The dried corn is soaked in lime, (Calcium hydroxide) this removes the outer hull and made it easier to grind.  this of course is just another form of hominy.  But lime process adds about 750% more calcium to it than just ground corn.  Also the process makes the Niacin in the corn be able to be absorbed into your body rather than passing on though.  This prevents a disease called Pellagra, a problem that was common among folks who eat a lot of corn bread and little else in food containing Niacin.  This was a common disease among the people in the southern US for many years.


These are out of the 1956 Betty Crocker Cookbook.  To make ther period correct just replace the shortening with a 50/50 mix of butter/lard.


12 Tbl (1 1/2 sticks) UNsalted butter
1 cup white sugar*
1/4 cup molasses
1 egg
1 3/4 cups all purpose flour
1/2 tsp ground cloves
1/2 tsp ground ginger
1 tsp ground cinnamon
1/2 tsp salt
1/2 tsp baking soda

Preheat oven to 350F.  Melt butter, add sugar and molasses and mix thoroughly.
Lightly beat egg & add to mixture; blend well.
Sift flour with spices, salt and baking soda.  Add to first mixture; mix.  Batter will be wet.
Lay a sheet of foil on a cookie sheet.  Drop tablespoons of cookie batter on foil, leave about 3 inches between cookies.  These will spread during baking.  Bake until cookies start to darken, 8-10 minutes.  Remove from oven while still soft.  Let cool on foil.

Makes about 24 large flat cookies.  They stay moist in an airtight container for about 1 week.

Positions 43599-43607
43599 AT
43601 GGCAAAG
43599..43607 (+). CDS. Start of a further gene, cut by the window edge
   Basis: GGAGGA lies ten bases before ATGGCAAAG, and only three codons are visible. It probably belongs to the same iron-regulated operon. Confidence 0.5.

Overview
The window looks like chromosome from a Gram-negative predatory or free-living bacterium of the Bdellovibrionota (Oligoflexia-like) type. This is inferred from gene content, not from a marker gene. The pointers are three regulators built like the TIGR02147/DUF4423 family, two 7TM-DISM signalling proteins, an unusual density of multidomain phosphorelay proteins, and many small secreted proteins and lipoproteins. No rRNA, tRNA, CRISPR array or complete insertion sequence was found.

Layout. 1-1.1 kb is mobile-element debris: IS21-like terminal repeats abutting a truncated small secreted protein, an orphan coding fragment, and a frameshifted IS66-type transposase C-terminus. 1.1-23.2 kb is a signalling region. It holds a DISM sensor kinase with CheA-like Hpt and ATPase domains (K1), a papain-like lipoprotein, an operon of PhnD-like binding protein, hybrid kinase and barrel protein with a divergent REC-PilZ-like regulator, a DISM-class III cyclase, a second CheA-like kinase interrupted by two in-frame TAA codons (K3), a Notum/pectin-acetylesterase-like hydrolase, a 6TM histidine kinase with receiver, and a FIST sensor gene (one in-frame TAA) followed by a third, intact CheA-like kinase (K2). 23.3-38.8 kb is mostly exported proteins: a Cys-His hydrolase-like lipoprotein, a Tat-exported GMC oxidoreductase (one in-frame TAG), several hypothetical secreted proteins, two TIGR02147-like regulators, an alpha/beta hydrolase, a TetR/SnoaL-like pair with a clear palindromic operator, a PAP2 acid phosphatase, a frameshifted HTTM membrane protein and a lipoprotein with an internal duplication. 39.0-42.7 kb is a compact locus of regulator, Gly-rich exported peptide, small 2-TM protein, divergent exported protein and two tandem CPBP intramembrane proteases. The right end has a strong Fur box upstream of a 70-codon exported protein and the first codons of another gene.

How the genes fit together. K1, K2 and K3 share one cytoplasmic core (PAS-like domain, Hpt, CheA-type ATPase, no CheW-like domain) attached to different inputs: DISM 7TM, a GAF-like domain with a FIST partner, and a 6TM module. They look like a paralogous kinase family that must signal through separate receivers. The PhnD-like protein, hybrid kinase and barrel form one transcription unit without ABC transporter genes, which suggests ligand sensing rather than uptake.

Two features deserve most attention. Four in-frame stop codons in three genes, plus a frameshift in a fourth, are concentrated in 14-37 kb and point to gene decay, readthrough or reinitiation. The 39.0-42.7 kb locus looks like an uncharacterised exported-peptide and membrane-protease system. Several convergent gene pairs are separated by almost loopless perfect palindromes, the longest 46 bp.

*for richer cookies use 1/2 cup white sugar & 1/2 cup brown sugar.

Plus from Top Kick Ken:
Soft Molasses Cookies

1 cup Molasses
1 Tbsp Ginger
1 Tsp Soda
½ Cup Butter, Melted
2 Tbsp. Milk

Combine the melted butter, molasses and ginger, and mix well.  Dissolve the soda in the milk and add to the first mixture.  Sift into the liquid mixture, sufficient enough flour to make dough stiff enough to be rolled.  Chill.  Roll out to ½ inch thickness.  Cut with a cookie cutter and bake on a greased cookie sheet in a moderate oven (350 degree) for about 10 minutes.

Mince Meat for Pie

Mince Pie, Plain

Two coffee cups chopped beef and small piece, about four ounces of salt pork, four coffee cups sugar, one nutmegone coffee cup molasses, two lemons, rind and juice, or sour orange, four teaspoons salt, two cups cider, boiled with the molasses, four teaspoons cinnamon, four cups chopped fruit (raisins, citron, currents), one cup suet finely chopped.  Mix and scald, pack down in jars and pour a little brandy one top.  When used add six cups of chopped apples.

Mince Pie, Richer

One pound fresh beef, one pound tongue, one half pound salt pork (scalded) chopped very fine, one pound large seeded raisins, one pound Sultana raisins, one pound currants, three-quarter pound "A" sugar, three quarters pound granulated sugar carmel, one pint rich stock, one pint boiled cider, fruit juice or soft jelly, simmer till well blended, two teaspoons cinnamon, one teaspoon allspice, one teaspoon clove, one teaspoon mace, one teaspoon nutmeg, one-half pound citron shredded.  Cool and taste, and some more seasoning if desired.  Pack in glass jars, pouring two tablespoons of brandy one top of each.  When ready to use, add two annd a half cups of raw chopped apples to each cup of the mince:  partly cook and put in the pies hot, adding lemon (grated rind and juice) and rose water if liked.

Some notes, I would not store this in a cupboard like they did, the sugar and spices are to preserve it, but I would make it up just a couple days before needed and store in the ice box just to be sure.   

Sultana raisins are a small seedless raisin as are the currants used in this context.  (Currants are also a berry similar to goose berries)

One coffee cup is 12 ounces not 8.  When is says cup instead of coffee cup it is 8 ounces.

The tougue in the second recipe would need scalded and skinned first.

"A" sugar is just good quality white sugar, all we get today would be called "A" sugar back then.

This is writted as published, the commas are all as the original text.